Was Jesus nailed to a "cross" (with a cross-beam) or a "stake"? Does this issue matter? These questions are in light of my recent exploration of the New World Translation. Many reading this are going to ask, "Why are you even 'exploring' the NWT?" Those asking this question are taught it's a waste of time because, after all, the Jehovah's Witnesses are a dangerous cult! Depending on your flavor of KJV-Onlyism, the thought of "going back to the Greek or Hebrew" is anathema. If you're a current or former member of the IFB movement or KJV-only camp, you know exactly what I'm talking about.
The point of this study is very simple, and it answers the question why I even considered adding a NWT to my shelf for personal study. The NWT is probably a little more accurate than the KJV in some places.
For example, the word translated "cross" in our Bibles is actually stauros, which literally means "stake" or "post."σταυρός
From the base of G2476; a stake or post (as set upright), that is, (specifically) a pole or cross (as an instrument of capital punishment); figuratively exposure to death, that is, self denial; by implication the atonement of Christ: - cross.
Total KJV occurrences: 28
At the sight of this new word, my first question was, "Why didn't the translators just use the literal, original word 'stake' or 'post'?" Assuming the KJV is a perfect, faithful word-for-word translation of the Greek Textus Receptus (as I was taught), then why does it seem as though another word is being used? Now, you say, "Brother Nathan, a meaning of 'stauros' is 'cross,' so they weren't totally off base!" But is this really the case?And he that taketh not his cross [stauros], and followeth after me, is not worthy of me.
And Pilate wrote a title, and put it on the cross [stauros]. And the writing was, JESUS OF NAZARETH THE KING OF THE JEWS. This title then read many of the Jews: for the place where Jesus was crucified was nigh to the city: and it was written in Hebrew, and Greek, and Latin.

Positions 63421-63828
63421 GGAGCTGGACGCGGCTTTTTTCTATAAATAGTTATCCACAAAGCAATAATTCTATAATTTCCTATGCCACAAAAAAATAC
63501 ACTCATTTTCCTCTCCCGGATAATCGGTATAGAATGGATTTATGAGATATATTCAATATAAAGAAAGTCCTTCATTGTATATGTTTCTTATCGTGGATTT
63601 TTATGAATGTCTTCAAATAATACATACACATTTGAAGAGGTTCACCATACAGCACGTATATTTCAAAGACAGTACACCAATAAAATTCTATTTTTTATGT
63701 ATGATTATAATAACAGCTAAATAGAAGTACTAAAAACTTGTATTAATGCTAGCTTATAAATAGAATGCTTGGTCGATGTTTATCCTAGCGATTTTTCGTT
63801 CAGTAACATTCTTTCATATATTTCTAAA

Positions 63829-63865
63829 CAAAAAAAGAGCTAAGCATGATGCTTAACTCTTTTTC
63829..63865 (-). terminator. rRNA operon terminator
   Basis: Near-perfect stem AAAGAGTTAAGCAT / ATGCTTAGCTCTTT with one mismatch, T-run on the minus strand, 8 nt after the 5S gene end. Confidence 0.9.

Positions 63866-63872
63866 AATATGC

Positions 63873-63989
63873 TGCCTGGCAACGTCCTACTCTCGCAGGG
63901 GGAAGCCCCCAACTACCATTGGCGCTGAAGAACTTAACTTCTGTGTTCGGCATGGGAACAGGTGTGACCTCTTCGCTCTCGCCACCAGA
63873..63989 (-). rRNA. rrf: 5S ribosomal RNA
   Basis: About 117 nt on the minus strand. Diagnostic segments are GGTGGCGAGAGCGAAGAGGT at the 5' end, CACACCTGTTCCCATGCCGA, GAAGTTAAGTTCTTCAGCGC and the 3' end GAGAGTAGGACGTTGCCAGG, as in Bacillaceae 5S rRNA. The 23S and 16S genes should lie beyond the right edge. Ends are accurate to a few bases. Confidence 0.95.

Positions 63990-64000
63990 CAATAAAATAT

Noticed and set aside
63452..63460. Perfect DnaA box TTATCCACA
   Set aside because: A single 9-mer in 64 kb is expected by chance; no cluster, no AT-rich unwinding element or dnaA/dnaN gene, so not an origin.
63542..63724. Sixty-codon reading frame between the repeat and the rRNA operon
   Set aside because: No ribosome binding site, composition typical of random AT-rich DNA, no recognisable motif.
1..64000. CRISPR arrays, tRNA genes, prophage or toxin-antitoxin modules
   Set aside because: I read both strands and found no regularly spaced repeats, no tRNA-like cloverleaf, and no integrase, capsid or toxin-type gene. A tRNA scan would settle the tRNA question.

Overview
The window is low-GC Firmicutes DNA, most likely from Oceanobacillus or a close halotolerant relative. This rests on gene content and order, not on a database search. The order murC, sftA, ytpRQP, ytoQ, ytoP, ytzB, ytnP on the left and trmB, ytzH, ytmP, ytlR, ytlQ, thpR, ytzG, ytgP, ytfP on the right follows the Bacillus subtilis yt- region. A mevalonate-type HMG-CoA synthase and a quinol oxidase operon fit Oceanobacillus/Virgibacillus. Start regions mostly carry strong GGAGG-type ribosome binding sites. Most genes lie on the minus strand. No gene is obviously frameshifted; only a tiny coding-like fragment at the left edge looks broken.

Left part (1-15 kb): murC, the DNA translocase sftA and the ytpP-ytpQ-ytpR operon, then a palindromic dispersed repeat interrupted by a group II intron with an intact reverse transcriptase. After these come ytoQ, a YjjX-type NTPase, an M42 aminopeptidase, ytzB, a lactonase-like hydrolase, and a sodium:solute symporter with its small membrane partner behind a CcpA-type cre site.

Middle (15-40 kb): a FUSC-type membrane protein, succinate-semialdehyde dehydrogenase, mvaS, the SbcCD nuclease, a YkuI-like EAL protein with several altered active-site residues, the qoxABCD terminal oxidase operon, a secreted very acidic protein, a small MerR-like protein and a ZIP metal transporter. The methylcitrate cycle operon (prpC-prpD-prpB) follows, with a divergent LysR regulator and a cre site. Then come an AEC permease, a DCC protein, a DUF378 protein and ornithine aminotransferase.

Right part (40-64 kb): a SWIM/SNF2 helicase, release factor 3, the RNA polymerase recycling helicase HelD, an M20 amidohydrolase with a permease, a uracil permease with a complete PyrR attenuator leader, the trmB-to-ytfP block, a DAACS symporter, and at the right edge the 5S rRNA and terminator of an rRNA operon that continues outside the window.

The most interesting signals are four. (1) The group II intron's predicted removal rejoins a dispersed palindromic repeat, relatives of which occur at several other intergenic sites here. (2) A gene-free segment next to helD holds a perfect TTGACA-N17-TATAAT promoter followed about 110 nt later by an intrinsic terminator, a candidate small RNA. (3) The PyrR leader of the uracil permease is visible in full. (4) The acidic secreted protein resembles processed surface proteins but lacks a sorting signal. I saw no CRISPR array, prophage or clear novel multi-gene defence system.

Christ hath redeemed us from the curse of the law, being made a curse for us: for it is written, Cursed is every one that hangeth on a tree [xulon]:
Who his own self bare our sins in his own body on the tree [xulon], that we, being dead to sins, should live unto righteousness: by whose stripes ye were healed.
Here, we see the word "cross" has been preferred over the literal rendering of "stake" or "post." Only "tree" was kept to be original (from xulon). To me, this indicates some sort of bias existed in the translation at the time that would cause the KJV translators to write "cross."
One common objection by those who insist Jesus' arms were outstretched will cite the following: "And set up over his head his accusation written, THIS IS JESUS THE KING OF THE JEWS."  Their reasoning is that the accusation is set "over his head." This, they say, proves beyond doubt that his arms are outstretched because otherwise it'd have to read "over his hands." This is actually complete nonsense, because if his hands are raised above his head, and the epitaph is above his hands, then it's still above his head.
The importance of this issue is the fact that words have meaning, and when it comes to translation, if we're going to insist the translation be as close to the "original" as possible, then scholars owe it to the reader to be as faithful as possible.
 Strong's Concordance, E-Sword X
 Matthew 10:38
 John 19:19,20
 Galatians 3:13
 1Peter 2:24
 Matthew 27:37
The Stauros of the New Testament: Cross or Stake?
The Greek word “Stauros” does it mean Cross or Stake? - Forum